Have you ever noticed that when you get a group of marketers in a room together that the conversation sounds like military leaders preparing for war? The focus is on identifying a target, launching a strategy, deploying tactics, and calculating the hit ratio. We have dehumanized the marketing process to a point where we perceive the “consumer” as an enemy combatant we must attack and control at all costs. News flash, folks: the consumer has already won the war. The goal should be how to build and strengthen your relationships with consumers, rather than trying to make them conform to your rules and analytics.
Let’s start by remembering that consumers are people, too. Crazy, I know. They aren’t just data points in an algorithm, but unique individuals with their own needs, values, behaviors and motivations. To think you can just bucket a group of people together and form your own beliefs for how valuable that group is to satisfying your own selfish motivations for success is a failed model. If history has taught us anything, it’s that you can influence one’s behavior, but you can’t control it.
Sales reps have lost sight of this notion. They don’t consider people’s needs anymore. Instead, they are obsessed with the latest technology, algorithms, and cheap rates. With every media or marketing plan I develop, my decisions and recommendations are based on the answers to two key questions:
1. What is the value exchange that is being created between the marketer and consumer?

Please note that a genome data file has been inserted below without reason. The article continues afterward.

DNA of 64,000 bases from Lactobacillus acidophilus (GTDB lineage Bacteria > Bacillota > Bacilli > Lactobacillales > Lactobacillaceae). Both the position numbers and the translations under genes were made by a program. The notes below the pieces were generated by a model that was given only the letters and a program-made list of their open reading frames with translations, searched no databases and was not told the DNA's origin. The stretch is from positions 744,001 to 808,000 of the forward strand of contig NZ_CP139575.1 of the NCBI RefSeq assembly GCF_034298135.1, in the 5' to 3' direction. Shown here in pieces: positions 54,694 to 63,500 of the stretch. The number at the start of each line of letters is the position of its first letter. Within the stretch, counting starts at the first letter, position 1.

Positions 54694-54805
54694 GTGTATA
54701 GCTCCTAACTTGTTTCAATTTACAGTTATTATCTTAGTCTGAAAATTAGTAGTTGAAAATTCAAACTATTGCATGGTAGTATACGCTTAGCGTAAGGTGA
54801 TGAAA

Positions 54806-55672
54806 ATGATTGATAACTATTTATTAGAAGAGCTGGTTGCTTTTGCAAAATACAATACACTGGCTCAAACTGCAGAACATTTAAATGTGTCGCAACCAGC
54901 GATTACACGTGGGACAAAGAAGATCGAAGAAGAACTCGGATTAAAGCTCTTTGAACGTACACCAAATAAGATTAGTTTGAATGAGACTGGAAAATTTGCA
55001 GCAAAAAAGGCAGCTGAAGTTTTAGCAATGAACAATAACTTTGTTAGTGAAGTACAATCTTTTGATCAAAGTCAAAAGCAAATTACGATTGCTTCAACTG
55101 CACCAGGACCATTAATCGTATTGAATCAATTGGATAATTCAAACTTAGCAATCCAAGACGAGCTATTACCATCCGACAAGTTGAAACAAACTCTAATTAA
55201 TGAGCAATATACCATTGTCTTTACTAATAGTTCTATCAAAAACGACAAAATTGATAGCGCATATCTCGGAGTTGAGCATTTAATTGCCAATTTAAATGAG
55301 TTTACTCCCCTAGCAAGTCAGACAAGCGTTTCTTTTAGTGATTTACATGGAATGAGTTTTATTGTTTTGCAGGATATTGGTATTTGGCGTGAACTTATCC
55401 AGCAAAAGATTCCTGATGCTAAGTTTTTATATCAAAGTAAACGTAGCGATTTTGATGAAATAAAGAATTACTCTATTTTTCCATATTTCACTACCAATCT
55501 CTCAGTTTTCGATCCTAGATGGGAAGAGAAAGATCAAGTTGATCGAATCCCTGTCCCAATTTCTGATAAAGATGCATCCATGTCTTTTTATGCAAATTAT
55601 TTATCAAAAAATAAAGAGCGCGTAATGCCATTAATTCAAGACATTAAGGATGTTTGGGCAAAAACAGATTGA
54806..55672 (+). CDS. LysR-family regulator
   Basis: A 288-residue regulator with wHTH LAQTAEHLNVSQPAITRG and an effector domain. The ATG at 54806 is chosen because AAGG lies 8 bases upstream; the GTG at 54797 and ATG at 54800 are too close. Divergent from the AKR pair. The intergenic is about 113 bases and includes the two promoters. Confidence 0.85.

2. Will this build or strengthen the relationship between my client’s brand and potential prospects and current customers?
That’s it. The secret’s out. If a sales rep approaches to me with a media product that does not provide a solution to these two questions, I kindly show them the door. Smile and dial elsewhere.
Marketers are not off the hook, either. In an effort to feed the almighty ROI beast, many of us are fixated on proving a campaign’s success (or diminishing its failure) by measuring every campaign variable along the way and putting consumers’ behaviors into a pretty chart. From television to social media, from mobile apps to web ads, the typical ad campaign touches the consumer at numerous points on various platforms during the purchasing decision process. How can you really determine which interactions get credit for the conversion and which ones don’t? Why do marketers still continue to insist on isolating metrics, siloing their initiatives, and measuring in a vacuum? People don’t behave that way and neither should your marketing and analytics. A more holistic understanding of your audience, what’s influencing them and their path to conversion is required to truly evaluate marketing performance.
I urge every marketer, agency exec, sales rep, and media company to rethink your approach to how you conduct and manage your business. This is a relationship business. While it is necessary for all of us to build and strengthen our business relationships, let’s not forget that the first relationship we need to protect is the one with the consumer. Without them, all of our other issues are meaningless. It is time to bring back the human element of marketing and advertising. Otherwise, we will be left to fight a losing battle, out of touch from our bunker deep underground.